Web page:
The world of jewelry is filled with necklaces, rings, earrings and other unique items crafted using a rainbow of gorgeous gemstones. Some are created with natural stones while others are fashioned with man-made alternatives, some of which are superior in brilliance and appearance than the real deal. It’s important to keep in mind that high-quality, man-made stones are not always created in an effort to deceive. And, just because a gemstone is lab-created, it shouldn’t be viewed as low-quality. If you're new to navigating the world of fine jewelry, engagement rings, or birthstones, keep reading to find out why!

The most common terms used to describe gemstones, many of which are synonymous of one another, include:

  • Natural
  • Genuine
  • Enhanced
  • Treated
  • Lab-Created
  • Created
  • Certified
  • Synthetic
  • Artificial
  • Man-Made
  • Simulated
  • Alternative
  • Faux
  • Fake

Now, we’ll explain what each means...

What is a Natural Gemstone?

Natural gemstones are formed in nature with no interference from humans other than being mined, cut/faceted and polished. If a stone is identified as natural, this means that it has not been treated, enhanced or altered. Faceting is allowed for a stone to still be considered natural, but we're seeing a growing demand for more natural looking, rough stone engagement rings like the unique diamond ring shown above (SKU 3236).

What is a Genuine Gemstone?

A genuine gemstone is real, but it is treated in some way to enhance its cut or appearance. Needless to say, these are also referred to as “enhanced” or “treated” stones. Why do stones get treated? Many times natural stones have discoloration, cracks and/or inclusions. Treatments are applied to fix these “flaws” in the stone. For example, extreme heat is applied to natural sapphires, which results in improved clarity and a more cohesive, blue color.

Fun Fact: Natural, untreated sapphires are very rare and more valuable than treated sapphires.

What is a Lab-Created Gemstone?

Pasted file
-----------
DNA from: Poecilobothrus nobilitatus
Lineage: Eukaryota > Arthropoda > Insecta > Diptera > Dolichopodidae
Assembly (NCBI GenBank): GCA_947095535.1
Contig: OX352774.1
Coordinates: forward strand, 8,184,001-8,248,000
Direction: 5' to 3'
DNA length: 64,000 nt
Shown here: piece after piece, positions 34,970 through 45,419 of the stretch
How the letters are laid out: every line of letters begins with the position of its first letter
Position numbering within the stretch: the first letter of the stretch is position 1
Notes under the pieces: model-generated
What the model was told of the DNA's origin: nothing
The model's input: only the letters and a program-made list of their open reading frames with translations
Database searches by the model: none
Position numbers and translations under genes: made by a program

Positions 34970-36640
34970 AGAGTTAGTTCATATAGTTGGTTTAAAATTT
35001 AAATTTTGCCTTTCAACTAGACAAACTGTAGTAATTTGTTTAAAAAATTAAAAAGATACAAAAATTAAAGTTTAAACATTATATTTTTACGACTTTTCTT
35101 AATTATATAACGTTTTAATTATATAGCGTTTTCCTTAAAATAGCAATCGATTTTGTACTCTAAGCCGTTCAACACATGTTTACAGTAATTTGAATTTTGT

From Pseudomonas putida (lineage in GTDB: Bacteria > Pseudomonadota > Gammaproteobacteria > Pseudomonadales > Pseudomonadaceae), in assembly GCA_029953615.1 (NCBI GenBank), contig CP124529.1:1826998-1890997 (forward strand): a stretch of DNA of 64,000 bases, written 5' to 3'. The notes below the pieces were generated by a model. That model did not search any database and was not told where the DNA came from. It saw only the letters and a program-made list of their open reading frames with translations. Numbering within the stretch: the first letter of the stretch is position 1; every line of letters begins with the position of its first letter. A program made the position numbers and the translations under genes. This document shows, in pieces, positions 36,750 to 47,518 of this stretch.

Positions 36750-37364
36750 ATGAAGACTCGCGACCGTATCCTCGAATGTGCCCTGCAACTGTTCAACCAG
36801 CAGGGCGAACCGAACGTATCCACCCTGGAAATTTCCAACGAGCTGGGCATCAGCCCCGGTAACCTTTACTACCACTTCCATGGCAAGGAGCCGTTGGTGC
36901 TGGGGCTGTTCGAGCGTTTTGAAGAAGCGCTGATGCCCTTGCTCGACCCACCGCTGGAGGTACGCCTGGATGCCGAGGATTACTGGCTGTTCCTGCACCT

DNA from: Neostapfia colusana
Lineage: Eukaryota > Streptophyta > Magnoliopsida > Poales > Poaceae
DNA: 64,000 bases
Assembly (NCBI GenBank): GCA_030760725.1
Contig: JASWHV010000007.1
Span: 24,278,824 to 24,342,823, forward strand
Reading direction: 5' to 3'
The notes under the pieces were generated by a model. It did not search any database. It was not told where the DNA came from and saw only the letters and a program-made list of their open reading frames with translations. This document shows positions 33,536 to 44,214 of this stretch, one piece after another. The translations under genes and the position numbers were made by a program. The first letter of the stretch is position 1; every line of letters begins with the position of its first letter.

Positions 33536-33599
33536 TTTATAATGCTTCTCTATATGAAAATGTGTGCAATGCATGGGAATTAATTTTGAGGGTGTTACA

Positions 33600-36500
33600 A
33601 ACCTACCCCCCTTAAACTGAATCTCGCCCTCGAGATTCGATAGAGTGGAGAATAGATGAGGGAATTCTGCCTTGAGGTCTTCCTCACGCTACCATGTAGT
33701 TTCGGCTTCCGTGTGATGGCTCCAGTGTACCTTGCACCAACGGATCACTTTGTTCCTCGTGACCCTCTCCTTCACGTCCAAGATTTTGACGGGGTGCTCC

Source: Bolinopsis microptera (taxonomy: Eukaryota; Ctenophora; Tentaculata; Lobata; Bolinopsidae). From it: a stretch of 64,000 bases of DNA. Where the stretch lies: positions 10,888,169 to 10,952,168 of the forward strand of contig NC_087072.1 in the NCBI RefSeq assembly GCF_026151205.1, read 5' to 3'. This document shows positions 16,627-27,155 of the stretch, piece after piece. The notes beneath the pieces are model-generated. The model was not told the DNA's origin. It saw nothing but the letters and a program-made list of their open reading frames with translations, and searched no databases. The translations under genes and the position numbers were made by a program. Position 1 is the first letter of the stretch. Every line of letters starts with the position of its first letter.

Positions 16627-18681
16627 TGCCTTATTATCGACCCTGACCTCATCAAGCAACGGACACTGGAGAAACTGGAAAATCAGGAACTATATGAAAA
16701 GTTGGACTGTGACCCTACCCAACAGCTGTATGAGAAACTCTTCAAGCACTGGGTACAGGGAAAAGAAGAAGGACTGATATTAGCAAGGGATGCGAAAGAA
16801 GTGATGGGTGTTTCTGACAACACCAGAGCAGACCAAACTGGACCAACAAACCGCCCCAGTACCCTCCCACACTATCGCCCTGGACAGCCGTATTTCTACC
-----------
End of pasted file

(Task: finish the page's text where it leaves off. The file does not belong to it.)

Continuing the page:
More commonly referred to as “created” gems because it has a more positive connotation, as you probably guessed, these are made in laboratories. Other terms used are “synthetic”, “artificial”, “lab-grown” and “man-made” gems. Many of these gemstones have the exact chemical composition of the same stone created in nature (e.g. Charles & Colvard Moissanites), so technically, they are still the real deal.

What is a Certified Gemstone?

Many colored gemstones and diamonds are graded and certified by a gemologist to guarantee their authenticity based on seller claims (e.g. it’s a genuine emerald) and predefined standards (e.g. The 4Cs of diamond grading). A certified gemstone from a reputable seller offers more peace of mind to a buyer, but many times also comes with a higher price tag. If you have an existing stone, you can send it to a lab or bring it to a jeweler with gemologist on staff. Major labs that offer certification are the Gemological Institute of America (GIA), which is the most trusted and believed to have the highest grading standards, and American Gem Society (AGS).

What is a Simulated Gemstone?

Simulated gemstones are also called “imitation”, “faux” and “fake” stones. A simulant is intended to “look like” another gemstone, but its composition is not the same. An analysis would uncover what it really is (e.g. plastic, glass, a different stone than claimed to be). Simulants aren’t always intended to deceive; these are also called “alternatives” and serve as additional stone options that might be a better fit based on personal preferences.